JSON files are special in the sense that they can contain multiple kinds of data. They are separated within the JSON file by using the appropriate keys.

The following directory structure is demonstrates the key ideas:

├── some-experiment-name
│   ├── 0001                        # Step: 1
│   │   ├── bird.png                # Label: bird
│   │   ├── bird.json               # Label: bird
│   │   ├──                 # Label: bird
│   │   └── difficult
│   │       └── unlabelled
│   │           └── some image.png  # Label: difficult/unlabelled/some image
│   ├── 0002                        # Step 2
│   │   └── bird.png
│   ├── command.json                # Only command that can contain command definitions
│   ├── events.log
│   ├── other                       # Nested global
│   │   ├── 0001                    # Not a step directory!
│   │   │   └──     # Label: other/0001/still-global
│   │   └──         # Label: other/instructions
│   └──
├── yet-another-experiment
│   └── 0007
│       └── bird.png
├──               # ignored

Comparison to TensorBoard

TensorBoard is one of the most used tools for this purpose and is undoubtedly incredibly useful. Unfortunately, it also has its drawbacks, hence Lavd was created with a different set of goals. One of the biggest annoyances from of TensorBoard is the fact that everything is serialised, which means that you cannot inspect the data directly without deserialising it first. If sufficiently large amount of data is logged, it takes a while to see the last event, because everything is deserialised in order. Additionally, something like images cannot just be viewed with any other tool, since they are not saved as image files. TensorBoard also limits the number of steps that can be viewed for something for images or text, presumably to not blow up the serialised data, and you cannot see anything in between or even decide which ones you want to keep.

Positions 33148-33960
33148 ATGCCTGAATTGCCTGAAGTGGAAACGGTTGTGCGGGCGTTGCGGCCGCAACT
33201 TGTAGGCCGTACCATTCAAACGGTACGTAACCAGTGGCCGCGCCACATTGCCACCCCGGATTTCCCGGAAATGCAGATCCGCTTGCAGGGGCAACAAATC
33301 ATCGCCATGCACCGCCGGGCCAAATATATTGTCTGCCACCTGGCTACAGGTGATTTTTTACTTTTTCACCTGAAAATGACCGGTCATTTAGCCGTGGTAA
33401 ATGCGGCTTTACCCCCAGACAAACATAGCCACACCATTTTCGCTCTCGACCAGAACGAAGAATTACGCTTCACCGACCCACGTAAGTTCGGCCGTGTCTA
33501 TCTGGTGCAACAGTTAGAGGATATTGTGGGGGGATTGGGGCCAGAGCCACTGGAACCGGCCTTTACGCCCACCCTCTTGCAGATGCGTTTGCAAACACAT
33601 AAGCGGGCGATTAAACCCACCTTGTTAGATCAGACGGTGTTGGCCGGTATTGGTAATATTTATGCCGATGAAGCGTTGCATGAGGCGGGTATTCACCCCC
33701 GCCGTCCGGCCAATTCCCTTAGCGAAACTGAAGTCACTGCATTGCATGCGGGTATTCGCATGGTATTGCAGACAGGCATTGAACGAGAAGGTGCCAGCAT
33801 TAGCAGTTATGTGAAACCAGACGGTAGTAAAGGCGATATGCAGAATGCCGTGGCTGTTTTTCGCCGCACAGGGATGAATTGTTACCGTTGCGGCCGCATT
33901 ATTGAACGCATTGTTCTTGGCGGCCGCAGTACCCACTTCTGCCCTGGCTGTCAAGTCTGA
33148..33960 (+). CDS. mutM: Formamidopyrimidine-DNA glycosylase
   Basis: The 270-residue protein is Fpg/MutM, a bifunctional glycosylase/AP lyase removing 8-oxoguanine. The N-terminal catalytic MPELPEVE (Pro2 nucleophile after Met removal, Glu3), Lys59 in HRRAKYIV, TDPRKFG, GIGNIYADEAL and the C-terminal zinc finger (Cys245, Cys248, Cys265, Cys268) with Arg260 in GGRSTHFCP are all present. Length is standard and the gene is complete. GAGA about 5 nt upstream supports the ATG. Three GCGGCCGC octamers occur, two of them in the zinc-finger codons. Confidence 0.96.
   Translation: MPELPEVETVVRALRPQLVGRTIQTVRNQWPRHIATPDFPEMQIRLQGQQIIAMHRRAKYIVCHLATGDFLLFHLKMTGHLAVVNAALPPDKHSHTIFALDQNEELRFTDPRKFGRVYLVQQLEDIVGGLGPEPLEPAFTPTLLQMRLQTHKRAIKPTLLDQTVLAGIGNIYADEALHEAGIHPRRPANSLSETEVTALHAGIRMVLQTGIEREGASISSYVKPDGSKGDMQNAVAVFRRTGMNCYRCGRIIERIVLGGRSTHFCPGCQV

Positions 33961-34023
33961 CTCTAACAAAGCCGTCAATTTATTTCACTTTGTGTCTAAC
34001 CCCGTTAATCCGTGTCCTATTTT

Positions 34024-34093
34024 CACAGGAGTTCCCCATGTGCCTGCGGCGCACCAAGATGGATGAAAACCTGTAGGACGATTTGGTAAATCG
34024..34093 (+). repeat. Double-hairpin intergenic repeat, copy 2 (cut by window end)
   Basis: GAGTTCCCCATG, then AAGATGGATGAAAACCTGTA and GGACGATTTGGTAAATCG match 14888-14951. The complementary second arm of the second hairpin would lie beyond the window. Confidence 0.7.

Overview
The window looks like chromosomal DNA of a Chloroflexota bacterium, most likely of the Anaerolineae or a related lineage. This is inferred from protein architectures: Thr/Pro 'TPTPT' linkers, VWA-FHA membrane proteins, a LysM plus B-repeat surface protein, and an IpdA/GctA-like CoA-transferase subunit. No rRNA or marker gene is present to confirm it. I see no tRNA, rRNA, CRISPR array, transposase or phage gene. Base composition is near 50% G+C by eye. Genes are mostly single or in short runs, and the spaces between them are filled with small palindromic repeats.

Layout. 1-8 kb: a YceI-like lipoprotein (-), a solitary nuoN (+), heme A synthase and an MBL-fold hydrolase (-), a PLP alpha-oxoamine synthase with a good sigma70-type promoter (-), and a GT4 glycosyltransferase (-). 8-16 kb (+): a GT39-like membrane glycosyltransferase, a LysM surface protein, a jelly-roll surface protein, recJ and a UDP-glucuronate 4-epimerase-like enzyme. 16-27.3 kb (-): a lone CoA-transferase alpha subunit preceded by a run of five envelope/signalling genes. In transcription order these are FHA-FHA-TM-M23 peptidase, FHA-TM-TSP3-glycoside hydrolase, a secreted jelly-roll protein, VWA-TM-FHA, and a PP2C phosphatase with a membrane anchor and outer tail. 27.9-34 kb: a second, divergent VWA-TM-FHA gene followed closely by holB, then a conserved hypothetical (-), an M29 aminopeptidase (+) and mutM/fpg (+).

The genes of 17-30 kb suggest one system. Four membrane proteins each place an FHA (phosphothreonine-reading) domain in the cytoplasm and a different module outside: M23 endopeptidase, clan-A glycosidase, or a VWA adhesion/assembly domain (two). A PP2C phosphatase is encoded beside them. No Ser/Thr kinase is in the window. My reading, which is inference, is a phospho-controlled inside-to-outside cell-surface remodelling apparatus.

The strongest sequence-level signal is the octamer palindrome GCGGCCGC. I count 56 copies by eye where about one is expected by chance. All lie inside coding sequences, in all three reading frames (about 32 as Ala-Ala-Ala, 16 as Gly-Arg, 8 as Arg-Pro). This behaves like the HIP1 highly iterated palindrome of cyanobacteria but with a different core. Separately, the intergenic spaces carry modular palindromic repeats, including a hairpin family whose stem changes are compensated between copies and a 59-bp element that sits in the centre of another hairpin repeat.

Lavd leverages the file system and the data can be freely viewed and edited just like any other file, while still being picked up for the visualisation. That also comes with its own drawbacks compared to serialising the data, for example using more disk space, although that is almost certainly a non-issue.

Another difference to TensorBoard is that it does not revolve around TensorFlow graphs or tensors or Machine Learning in general, but focuses more on the actual data. Even though TensorBoard has been used for a while with PyTorch, the graphs are not really the focus of that, but it's mostly used to log the scalars, text, images etc. While the graph visualisation are nice, they are not used all that often, because once the graph has been seen there is just no reason to create it again, but there are countless experiments that use the exact same graph. This also means that Lavd does not try to cover everything that TensorBoard does. Of course there are also features that TensorBoard does not cover.

Known Issues

Inotify watch limit reached

OSError: [Errno 28] inotify watch limit reached

The error occurs if there are too many files that are being watch at the same time. You can check how many watches are allowed as follows:

cat /proc/sys/fs/inotify/max_user_watches
# => 8192

The default is 8192 on most systems. To solve the issue the limit needs to be increased:

sudo sysctl fs.inotify.max_user_watches=524288